Deep Restoration of All-in-focus Images Using Light Field-based Dataset


Student thesis: Doctoral Thesis

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Award date11 Nov 2021


Image blur is a long-standing problem since the advent of imaging devices. Generally, image blur can be roughly divided into two categories: 1) motion blur, which is easily caused by actions like camera shake, object movement during the capturing process; 2) defocus blur, which is due to the usage of lens and large aperture in the imaging system. Restoring a clear image with sharp content from its corrupted version with such degradations is highly important and beneficial to computer vision and image processing tasks, such as object detection, face detection, image segmentation, image stitching, misfocus correction, despite being a severely ill-posed problem. This dissertation offers a novel perspective to address the restoration problem drawing on the recent advanced deep learning and light field techniques. Specifically, two novel convolutional neural network architectures are proposed to restore the degraded images.

The first one is called All-in-Focus Network (AIFNet) that removes spatially-varying defocus blur from a single defocused image. To remedy the lack of realistic defocused image datasets, we leverage the synthetic aperture and refocusing techniques in light field to generate a large set of realistic defocused and all-in-focus image pairs depicting a variety of natural scenes for network training. AIFNet consists of three modules: defocus map estimation, deblurring and domain adaptation. The effects and performance of various network components are extensively evaluated. We also compare our method with existing solutions using several publicly available datasets. Quantitative and qualitative evaluations demonstrate that AIFNet shows the state-of-the-art performance on spatially-varying defocus blur removal tasks.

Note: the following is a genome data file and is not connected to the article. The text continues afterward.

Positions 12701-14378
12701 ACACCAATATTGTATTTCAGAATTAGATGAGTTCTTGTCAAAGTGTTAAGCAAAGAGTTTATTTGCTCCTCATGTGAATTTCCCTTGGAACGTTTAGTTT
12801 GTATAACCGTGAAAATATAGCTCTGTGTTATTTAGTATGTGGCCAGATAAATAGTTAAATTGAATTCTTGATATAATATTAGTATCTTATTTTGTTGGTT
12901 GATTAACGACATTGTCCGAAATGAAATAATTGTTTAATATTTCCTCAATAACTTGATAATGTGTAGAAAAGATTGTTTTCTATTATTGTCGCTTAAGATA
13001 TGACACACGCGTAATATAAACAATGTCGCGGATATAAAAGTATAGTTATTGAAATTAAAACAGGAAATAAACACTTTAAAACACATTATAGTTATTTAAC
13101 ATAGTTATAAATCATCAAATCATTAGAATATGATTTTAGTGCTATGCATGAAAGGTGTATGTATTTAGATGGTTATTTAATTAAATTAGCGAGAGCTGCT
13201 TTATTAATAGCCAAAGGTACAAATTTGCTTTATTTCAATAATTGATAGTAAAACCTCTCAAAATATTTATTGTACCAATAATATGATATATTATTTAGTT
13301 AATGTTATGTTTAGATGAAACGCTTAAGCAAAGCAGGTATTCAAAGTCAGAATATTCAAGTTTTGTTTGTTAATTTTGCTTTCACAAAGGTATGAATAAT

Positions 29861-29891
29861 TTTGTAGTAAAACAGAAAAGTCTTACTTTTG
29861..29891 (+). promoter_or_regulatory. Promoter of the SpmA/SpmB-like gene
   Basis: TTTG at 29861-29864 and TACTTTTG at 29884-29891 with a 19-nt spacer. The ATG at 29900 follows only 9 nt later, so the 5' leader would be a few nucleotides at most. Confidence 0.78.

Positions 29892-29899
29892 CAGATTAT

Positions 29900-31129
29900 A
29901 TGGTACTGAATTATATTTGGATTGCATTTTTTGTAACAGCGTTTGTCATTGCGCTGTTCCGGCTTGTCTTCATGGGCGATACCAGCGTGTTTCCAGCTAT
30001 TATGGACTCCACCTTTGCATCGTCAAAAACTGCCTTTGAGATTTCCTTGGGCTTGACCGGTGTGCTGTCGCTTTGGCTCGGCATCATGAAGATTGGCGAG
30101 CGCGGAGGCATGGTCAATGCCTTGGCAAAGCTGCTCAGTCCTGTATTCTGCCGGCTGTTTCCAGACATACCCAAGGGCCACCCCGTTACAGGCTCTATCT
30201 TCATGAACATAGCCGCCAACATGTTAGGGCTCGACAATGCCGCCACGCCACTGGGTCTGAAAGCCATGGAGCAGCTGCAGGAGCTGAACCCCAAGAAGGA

Although showing outstanding performance on spatially-varying defocus blur removal, AIFNet cannot handle cases when motion blur and spatially-varying defocus blur coexist in the image. Thus another deep convolutional architecture is built to tackle this complex blur. Most of the existing deep learning approaches only concentrate on either motion or defocus blur but not both, which commonly occurs due to the combined effects of camera motion, aperture and lens setting during capturing, and is extremely difficult to resolve. We address this problem by adopting three modules - a motion removal, defocus map prediction, and image deblurring modules. For the training data, we simulate the complex blur by convolving our proposed defocus blur dataset with motion kernels. Experimental results show that our proposed method outperforms relevant state-of-the-art methods.